What he particularly loves is that every Italian region not only produces wine, but has its own unique varieties. Long says, “And there’s such a breadth at every single price point. You can find this in many other areas of the world as well, but I find that the lower end of Italian wines are rather accessible, friendly, and overall made at a higher quality.”

3 Italian wines to try:

bottle of Guido Marsella Fiano di Avellino 2018

Guido Marsella Fiano di Avellino 2018 ($31)

A white grape widely planted in southern Italy, Fiano is one of Long’s favorite varieties of wine. Produced by Guido Marsella, one of the pioneers who revitalized Fiano, the grapes are grown in organic and sustainable vineyards within Campania’s Avelino appellation, known for its volcanic soils. “Guido Marsella does a really great job at showing a more refined smoke of that volcanic terroir,” says Long. The wine has a “really lovely high tone but cushy acidity, and ripe orchard fruits — a little bit of pear and yellow apple,” he continues. “It has great structure with the acidity. And that salinity, yum!” Long notes that this Fiano pairs exceptionally well with any type of seafood, but it also has the body to stand up to white meats and slightly heavier dishes.

bottle of Feudo Montoni Vrucara Nero d’Avola 2015

Feudo Montoni Vrucara Nero d’Avola 2015 ($50)

Among the many wines produced by Feudo Montoni’s Fabio Sireci, Long is particularly impressed with the winemaker’s expressions of Nero d’Avola. “This is a wine you can have with short ribs. You can have it with steak. You can bring it to a barbecue. It’s got dark, savory fruits. It’s got a little coffee in there and balsamic, and it has nice, broader tannins and a little of that earthy soil to it.” Long is particularly fascinated with this wine’s history; Montoni sits in the heart of Sicily and its vines are pre-phylloxera, meaning they were never impacted by the plant louse that devastated much of Europe’s grapevines in the late 19th century. “This vineyard goes back to the late 16th century, and the winemakers there look at this as one of those mother plants and a part of wine history that they get to maintain.”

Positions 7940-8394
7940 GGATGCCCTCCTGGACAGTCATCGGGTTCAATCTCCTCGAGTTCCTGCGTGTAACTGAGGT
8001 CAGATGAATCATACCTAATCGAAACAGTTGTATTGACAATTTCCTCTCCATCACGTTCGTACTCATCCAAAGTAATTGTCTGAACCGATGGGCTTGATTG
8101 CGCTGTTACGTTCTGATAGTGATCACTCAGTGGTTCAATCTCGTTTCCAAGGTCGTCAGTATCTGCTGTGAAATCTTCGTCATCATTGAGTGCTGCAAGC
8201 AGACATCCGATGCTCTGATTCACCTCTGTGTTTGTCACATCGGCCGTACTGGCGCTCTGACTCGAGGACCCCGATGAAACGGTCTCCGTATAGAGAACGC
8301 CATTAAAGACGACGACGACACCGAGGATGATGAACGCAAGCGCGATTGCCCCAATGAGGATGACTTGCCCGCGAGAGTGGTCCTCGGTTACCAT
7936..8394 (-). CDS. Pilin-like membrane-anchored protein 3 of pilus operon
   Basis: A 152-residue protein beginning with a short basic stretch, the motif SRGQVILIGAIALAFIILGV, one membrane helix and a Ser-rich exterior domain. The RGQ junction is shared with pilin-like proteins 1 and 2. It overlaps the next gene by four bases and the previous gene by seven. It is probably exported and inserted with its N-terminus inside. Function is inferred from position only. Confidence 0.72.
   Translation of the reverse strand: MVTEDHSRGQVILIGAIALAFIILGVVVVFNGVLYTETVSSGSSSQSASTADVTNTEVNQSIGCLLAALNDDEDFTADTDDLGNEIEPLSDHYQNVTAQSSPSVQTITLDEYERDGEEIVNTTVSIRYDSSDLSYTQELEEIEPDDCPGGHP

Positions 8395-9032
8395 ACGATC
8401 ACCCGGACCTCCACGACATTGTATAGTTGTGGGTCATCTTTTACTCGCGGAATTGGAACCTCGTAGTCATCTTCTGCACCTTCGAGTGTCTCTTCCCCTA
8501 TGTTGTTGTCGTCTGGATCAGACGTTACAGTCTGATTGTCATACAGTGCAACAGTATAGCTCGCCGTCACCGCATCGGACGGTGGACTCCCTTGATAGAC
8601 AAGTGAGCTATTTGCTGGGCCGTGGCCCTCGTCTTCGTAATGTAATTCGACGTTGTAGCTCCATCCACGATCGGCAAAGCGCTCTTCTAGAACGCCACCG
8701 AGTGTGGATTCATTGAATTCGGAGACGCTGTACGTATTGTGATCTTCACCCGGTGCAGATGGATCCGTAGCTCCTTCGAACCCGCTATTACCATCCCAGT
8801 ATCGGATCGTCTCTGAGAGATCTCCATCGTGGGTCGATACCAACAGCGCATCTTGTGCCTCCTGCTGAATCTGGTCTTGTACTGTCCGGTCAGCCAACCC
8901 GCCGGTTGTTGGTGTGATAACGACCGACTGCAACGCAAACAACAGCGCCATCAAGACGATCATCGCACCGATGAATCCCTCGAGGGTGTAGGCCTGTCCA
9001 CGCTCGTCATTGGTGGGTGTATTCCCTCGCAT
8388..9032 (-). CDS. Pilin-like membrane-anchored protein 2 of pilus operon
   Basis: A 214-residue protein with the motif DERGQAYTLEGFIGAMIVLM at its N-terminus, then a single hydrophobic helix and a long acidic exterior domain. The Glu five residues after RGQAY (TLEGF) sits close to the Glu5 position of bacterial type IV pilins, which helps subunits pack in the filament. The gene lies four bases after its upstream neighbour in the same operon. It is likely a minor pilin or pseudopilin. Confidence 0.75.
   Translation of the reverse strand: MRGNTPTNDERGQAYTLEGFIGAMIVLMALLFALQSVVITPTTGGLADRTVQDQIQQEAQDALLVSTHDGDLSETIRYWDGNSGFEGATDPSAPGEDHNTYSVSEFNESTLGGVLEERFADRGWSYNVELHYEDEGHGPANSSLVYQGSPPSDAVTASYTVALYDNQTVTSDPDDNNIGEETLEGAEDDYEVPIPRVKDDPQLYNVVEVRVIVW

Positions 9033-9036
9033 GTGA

bottle of Cantine Marisa Cuomo Fiorduva Costa d’Amalfi 2018

Cantine Marisa Cuomo Fiorduva Costa d’Amalfi 2018 ($80)

​​Here’s a blend of indigenous Italian grapes Ripoli, Ginestra, and Fenile produced by Cantine Marisa Cuomo on the Amalfi Coast. It’s a bottle the sommelier believes showcases the best of the region and proves that the white wines of Italy can be just as dynamic as a Premier or Grand Cru from Burgundy. “What I find insane about this wine is that you have all these fleshy, fruity qualities but the acidity and the structure really does a great job at holding things together. It’s so saline. You get all of that sea spray coming in because these vines are literally looking over the Furore sea,” he says, adding that this white blend is a knockout pairing with butter poached lobster and richer dishes with root vegetables.